In part 1 of this series, I discussed how I like to think about multimodal assignments as holistically integrated into the syllabus. It’s great when an assignment can be all planned out before that syllabus gets its first amendment, but sometimes (most of the time, maybe) it’s just gotta be a work in progress. For me, the key is keeping it flexible.
Websites, podcasts, videos, even the dreaded Powerpoint presentation, I’ve helped instructors develop assignments around all of these modes and more. When I first started, I admit that I didn’t quite know what I was doing. It wasn’t that I didn’t understand the theoretical principles involved in getting a particular multimodal assignment to work . It was that I’d never tried to implement specific methods in an actual class before. But, thanks to a few early adopter faculty members, I learned very quickly what worked, what didn’t work, and what had potential.
In my early forays into multimodal assignments, there were two schools of thought from instructors:
• Let the Students Try Anything approach
• I Want the Students to Use a Particular Tool approach
Let me briefly describe each of these approaches, along with some pros and cons. There’s no one-size-fits-all approach here, but understanding the strengths and challenges of each path may be helpful.
Let the Students Try Anything approach:
Step 1: Students are all interested in different ways to communicate, so let them do whatever they want–podcast, feature-length film, digital poster, puppet show, whatever.
Step 2: Figure out how to grade them all later.
I’ve seen some excellent work under these conditions, but there are too many students who flounder and need guidance to really make this approach practical. Inequities in exploration are also baked into a system like this. A student who is given the freedom to choose the mode of communication may tend toward safer choices, especially considering the price in time and grades for taking a failed risk. Finally, in the “try anything” approach, instructors lose the opportunity to explore a particular mode of communication more broadly in the class.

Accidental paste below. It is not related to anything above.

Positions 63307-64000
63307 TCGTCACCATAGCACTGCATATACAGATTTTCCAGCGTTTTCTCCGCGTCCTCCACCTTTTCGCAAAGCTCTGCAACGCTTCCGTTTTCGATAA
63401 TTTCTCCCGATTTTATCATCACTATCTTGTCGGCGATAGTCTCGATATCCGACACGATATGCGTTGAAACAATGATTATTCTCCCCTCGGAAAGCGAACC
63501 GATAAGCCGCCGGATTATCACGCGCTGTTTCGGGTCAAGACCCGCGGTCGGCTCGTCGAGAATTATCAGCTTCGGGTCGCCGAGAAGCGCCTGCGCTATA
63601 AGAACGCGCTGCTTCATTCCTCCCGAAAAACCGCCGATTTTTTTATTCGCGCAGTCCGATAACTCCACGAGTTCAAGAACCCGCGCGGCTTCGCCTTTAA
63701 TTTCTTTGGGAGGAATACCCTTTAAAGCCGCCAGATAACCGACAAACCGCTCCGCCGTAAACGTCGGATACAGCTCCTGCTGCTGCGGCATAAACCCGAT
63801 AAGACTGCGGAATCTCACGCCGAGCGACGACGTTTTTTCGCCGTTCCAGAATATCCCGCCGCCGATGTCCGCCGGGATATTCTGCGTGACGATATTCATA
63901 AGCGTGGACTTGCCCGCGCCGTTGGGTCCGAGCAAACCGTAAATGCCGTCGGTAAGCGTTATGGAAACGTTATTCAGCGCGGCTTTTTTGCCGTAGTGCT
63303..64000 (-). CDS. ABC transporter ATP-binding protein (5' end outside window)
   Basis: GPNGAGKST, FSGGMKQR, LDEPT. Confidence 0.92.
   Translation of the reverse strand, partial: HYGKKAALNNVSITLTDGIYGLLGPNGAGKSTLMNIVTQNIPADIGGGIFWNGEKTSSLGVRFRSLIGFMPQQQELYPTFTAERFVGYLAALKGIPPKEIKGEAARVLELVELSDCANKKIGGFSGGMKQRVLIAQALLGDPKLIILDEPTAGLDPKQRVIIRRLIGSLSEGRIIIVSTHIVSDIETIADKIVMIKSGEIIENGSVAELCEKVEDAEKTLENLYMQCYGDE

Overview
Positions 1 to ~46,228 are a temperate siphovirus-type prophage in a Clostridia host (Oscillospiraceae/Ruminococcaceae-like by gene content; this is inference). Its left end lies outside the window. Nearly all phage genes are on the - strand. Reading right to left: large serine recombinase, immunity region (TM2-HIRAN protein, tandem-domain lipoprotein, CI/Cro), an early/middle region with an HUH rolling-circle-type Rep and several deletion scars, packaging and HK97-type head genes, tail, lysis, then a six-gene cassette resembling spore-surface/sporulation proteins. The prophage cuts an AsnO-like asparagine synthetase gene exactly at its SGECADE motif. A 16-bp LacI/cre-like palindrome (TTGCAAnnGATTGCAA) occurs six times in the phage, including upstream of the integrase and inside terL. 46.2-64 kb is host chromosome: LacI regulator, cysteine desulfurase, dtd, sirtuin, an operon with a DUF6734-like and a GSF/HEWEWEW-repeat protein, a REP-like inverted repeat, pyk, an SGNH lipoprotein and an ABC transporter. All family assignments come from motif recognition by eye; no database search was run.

I Want the Students to Use a Particular Tool approach:
On the other side, I work on plenty of projects during which students use a particular application rather than selecting from a variety of possibilities. For example, I occasionally suggest a particular application, Timeline-JS, as a tool for history assignments. But learning Timeline-JS doesn’t necessarily help students conceptualize a timeline in innovative ways. It doesn’t teach students to explore what a timeline could be. The tool is more about how to use a spreadsheet than the aesthetics and power of your message.All this is fine, and it really just depends on what communication and technical skills you want to teach.
Which muscles students will use when creating their projects and assignments will affect how they solve similar problems in the future, and will shape the tools they’ll begin to develop when telling their own stories as academics or in the workplace, so it’s a great opportunity for me to teach a tool like the Google Sites web development app because that’s a tool that has wider ramifications for learning far beyond the classroom.
A Middle Path:
Now here’s where I’m supposed to say that the middle path is best, but honestly, not always. But it’s often true. I’m not gonna lie. Here’s how I conceptualize this middle path and how I might deploy it in creating an assignment.
Decide on a Baseline and then let the students go beyond it:
Consider deciding on a baseline project, complete with the baseline technology and storytelling skills students will need to complete it, and model that baseline with your own sample project. Let students know they can develop that assignment using another tool they may already know, but having that baseline technology to fall back on is always an option. In effect, you’re giving students the opportunity to grow, but with a safety net when they get stuck.
Interested in trying this approach out? Contact STLI for more info or a consultation.
© 2021 Michael Blum. The text of this work is licensed under a Creative Commons BY-NC-ND 4.0 International License.
Meet the Author
STLI Program Manager & Teaching Consultant
Mike’s favorite type of projects are ones that combine storytelling and technology. Helping faculty and students tell their stories through building media rich websites, maps, videos, you name it. He is passionate about sharing stories and helping others share them in compelling and innovative ways.